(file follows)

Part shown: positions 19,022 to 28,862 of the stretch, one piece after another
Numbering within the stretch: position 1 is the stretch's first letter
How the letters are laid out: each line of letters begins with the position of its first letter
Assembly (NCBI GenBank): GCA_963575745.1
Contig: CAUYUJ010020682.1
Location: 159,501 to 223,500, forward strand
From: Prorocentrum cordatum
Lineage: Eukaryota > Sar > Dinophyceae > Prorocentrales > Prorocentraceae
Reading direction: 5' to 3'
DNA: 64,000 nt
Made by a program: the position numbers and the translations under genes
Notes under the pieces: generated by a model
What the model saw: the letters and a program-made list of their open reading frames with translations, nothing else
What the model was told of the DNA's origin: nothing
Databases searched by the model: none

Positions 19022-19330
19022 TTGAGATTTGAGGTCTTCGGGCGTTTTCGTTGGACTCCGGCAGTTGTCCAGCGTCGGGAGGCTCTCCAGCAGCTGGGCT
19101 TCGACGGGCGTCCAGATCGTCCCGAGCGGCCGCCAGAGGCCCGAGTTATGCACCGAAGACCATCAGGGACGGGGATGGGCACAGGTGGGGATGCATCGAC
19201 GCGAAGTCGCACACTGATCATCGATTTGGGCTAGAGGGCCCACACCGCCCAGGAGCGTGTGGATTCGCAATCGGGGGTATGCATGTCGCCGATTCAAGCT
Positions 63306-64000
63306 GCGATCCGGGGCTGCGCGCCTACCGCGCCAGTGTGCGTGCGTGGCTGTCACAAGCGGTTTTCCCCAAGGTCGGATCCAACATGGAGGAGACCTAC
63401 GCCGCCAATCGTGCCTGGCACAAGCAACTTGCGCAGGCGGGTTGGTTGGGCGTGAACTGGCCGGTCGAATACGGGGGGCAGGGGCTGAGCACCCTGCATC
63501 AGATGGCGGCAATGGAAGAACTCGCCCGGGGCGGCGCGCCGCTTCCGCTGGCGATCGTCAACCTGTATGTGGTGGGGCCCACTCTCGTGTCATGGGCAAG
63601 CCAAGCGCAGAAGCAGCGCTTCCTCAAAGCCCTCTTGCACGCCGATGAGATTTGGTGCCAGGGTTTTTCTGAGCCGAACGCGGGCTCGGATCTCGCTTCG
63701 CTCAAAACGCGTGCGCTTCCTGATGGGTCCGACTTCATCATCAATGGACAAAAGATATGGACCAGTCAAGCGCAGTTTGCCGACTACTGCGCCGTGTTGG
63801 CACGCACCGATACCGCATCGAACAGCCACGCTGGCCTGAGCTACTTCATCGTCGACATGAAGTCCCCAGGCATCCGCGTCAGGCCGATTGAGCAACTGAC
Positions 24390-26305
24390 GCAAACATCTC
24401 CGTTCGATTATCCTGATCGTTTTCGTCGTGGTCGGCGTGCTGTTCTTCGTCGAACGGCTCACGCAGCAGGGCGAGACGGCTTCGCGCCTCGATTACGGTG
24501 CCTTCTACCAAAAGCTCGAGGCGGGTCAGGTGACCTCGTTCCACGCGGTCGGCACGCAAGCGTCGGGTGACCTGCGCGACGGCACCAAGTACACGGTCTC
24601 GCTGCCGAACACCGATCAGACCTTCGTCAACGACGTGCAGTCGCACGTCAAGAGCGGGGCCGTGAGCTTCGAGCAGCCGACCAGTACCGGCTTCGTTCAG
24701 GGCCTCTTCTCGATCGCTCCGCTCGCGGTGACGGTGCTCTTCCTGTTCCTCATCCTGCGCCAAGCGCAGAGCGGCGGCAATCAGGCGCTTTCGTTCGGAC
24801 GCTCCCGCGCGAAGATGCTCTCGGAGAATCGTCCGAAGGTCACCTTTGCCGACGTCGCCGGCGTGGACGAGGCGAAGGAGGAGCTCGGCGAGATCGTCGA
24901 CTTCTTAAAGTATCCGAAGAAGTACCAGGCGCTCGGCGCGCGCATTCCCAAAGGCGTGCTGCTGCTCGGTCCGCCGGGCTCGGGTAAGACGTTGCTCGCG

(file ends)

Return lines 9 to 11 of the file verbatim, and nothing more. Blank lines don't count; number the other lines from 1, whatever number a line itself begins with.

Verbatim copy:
Reading direction: 5' to 3'
DNA: 64,000 nt
Made by a program: the position numbers and the translations under genes